Would School Starting Later be a Great Change?

Chris Morley, Advertising Manager

Beep! Beep! That’s the alarm going off again at 6 am every weekday for most of  the next 9 months. With school starting at 7:16 am, students at Milford High School have to get up at an extreme time to get ready to go to classes until 2:02 pm. There’s no way to avoid waking up that early to go to school unless some change is made.

Recently, schools in California passed a bill, SB-328, saying that any middle school or high school in the state can’t start school until 8:30 a.m. based on studies done by the National Sleep Foundation stating that teens that do not get enough sleep have problems focusing and staying awake for all aspects of what they have to do during the day. The study also showed when a student goes to bed at a later time, it affects his or her sleep patterns causing them not to get very much rest. Because of this, students are more prone to getting into more car accidents because they are still half asleep. Keeping students safe are what schools try and do, yet they let them drive to school barely awake enough to see the street lines.

Milford High School is keeping students going all day. As junior Nathan Johnson said, “I usually don’t go to bed at midnight or later, usually by the end of the day I’m feeling pretty tired.” Also with the amount of homework given to students, most don’t fall asleep until midnight. An article in the Wall Street Journal by Dr. Tara Parker-Pope states that less sleep affects a student’s emotional state as well. Kids were either misdiagnosed with having ADD (Attention Deficit Disorder), depression, or behavioral problems and were given prescription drugs when all they needed was more rest. These problems could be avoided with a little more rest.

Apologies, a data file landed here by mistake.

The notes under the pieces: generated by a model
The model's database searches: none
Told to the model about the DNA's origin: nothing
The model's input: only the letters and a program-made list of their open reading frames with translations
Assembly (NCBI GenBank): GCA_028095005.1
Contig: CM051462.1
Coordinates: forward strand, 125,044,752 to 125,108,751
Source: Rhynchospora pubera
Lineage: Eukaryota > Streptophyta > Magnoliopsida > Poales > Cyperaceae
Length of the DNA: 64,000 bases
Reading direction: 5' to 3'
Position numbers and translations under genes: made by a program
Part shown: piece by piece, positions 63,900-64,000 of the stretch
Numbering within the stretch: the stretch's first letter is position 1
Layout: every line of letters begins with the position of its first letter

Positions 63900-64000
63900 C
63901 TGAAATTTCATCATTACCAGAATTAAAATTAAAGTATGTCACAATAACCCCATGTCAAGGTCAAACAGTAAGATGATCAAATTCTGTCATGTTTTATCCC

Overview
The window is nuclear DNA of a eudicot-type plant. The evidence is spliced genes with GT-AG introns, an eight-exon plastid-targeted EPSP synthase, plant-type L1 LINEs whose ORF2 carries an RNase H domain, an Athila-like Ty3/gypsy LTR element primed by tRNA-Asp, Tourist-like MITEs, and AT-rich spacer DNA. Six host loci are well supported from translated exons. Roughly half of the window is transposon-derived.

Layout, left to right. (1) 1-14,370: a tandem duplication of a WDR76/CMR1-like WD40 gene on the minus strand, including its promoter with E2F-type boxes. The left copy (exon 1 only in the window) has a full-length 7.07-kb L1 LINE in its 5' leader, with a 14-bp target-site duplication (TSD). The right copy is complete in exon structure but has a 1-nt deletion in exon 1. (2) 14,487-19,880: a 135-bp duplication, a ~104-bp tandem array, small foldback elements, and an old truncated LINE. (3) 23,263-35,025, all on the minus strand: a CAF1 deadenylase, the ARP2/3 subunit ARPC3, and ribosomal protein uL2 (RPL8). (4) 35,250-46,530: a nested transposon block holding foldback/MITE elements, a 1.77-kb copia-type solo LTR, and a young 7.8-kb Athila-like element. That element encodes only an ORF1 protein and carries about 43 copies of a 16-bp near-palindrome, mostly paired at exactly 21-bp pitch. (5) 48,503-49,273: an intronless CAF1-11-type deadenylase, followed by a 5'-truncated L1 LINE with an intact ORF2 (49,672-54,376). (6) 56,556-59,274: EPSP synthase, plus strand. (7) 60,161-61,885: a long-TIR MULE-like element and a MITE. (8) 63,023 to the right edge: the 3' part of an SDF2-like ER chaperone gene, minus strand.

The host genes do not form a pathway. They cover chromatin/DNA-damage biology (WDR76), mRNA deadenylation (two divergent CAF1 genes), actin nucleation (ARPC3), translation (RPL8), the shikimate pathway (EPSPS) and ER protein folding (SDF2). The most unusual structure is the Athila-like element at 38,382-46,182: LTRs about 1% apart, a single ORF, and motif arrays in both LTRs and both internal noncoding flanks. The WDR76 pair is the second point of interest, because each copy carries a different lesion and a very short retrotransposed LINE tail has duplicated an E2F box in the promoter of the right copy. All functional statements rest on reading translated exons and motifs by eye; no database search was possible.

SB-328 was passed in California based on the data and studies performed by major organizations like: the Centers for Disease Control and Prevention, the American Medical Association, and the Start School Later coalition (a nonprofit formed of health professionals and educators). The National Sleep Foundation, another organization that helped with SB-328, found that students who got more sleep performed better in all aspects of school. There w

ere also less car accidents caused by teen drivers. Their grades improved, they participated more in class, and they performed better in their extracurriculars and jobs as well.

Even the American economy would benefit from schools starting later.The decrease of car accidents and students with higher academic performance would eventually improve economic production. A study from the RAND Corporation shows moving school start times to 8:30 a.m. or later would add $8.6 billion dollars to America’s economy two years after the switch. That money would lead to more tax revenue, which could be put back into the schools for books, equipment, and facilities. A later start time would benefit everyone and the economy if all schools across America would pass a bill like SB-328.

The information and data provided all points towards a later start time. Students sleep patterns are being affected, which affects their work in school, sports, work, etc., and it affects their personality and emotional state. The change can give better grades, more energy and focus in school, and even give the economy money that could be put towards school needs. The big question is could Michigan make this happen like California did? Students can push their school boards to see the benefits of this info and send it to our state representative which could eventually lead it to the state legislature. If the bill reaches them, then more sleep could be in reach. Hopefully, not just students of Michigan can make changes, but all of America can see that California is making a significant move for our future and can strive for the same goal they did.